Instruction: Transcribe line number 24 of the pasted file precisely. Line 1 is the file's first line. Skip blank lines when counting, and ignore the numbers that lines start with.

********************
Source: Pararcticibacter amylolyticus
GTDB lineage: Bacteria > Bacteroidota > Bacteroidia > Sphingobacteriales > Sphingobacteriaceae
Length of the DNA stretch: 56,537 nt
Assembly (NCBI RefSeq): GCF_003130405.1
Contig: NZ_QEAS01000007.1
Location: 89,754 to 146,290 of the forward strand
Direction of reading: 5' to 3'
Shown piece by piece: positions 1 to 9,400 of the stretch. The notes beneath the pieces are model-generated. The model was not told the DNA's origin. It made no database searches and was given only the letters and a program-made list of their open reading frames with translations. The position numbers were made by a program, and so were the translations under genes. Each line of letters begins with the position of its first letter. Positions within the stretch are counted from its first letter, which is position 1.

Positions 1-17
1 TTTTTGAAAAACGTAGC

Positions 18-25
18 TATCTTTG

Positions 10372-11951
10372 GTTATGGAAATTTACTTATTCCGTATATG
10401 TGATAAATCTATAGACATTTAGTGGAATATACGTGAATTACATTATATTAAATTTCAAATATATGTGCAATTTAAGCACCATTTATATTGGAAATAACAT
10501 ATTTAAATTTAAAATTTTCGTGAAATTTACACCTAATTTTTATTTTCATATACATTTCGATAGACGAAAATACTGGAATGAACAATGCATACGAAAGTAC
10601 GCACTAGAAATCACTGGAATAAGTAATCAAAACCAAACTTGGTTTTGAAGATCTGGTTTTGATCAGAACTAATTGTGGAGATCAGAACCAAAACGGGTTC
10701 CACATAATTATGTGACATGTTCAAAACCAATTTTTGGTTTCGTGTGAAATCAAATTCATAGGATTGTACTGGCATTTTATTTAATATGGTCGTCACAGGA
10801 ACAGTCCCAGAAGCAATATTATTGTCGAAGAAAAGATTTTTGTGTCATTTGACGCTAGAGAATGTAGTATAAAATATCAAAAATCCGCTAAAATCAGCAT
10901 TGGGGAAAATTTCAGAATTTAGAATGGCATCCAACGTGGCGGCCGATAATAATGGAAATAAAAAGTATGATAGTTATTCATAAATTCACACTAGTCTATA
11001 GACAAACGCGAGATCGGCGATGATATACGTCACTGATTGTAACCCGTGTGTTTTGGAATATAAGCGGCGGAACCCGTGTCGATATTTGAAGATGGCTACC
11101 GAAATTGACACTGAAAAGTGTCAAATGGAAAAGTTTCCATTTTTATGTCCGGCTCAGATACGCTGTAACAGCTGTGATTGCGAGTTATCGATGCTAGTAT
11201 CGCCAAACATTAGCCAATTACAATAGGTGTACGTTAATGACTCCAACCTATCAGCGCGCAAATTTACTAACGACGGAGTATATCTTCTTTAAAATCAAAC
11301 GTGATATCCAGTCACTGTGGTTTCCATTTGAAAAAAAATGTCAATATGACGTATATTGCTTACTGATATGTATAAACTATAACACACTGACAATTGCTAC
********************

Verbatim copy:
11301 GTGATATCCAGTCACTGTGGTTTCCATTTGAAAAAAAATGTCAATATGACGTATATTGCTTACTGATATGTATAAACTATAACACACTGACAATTGCTAC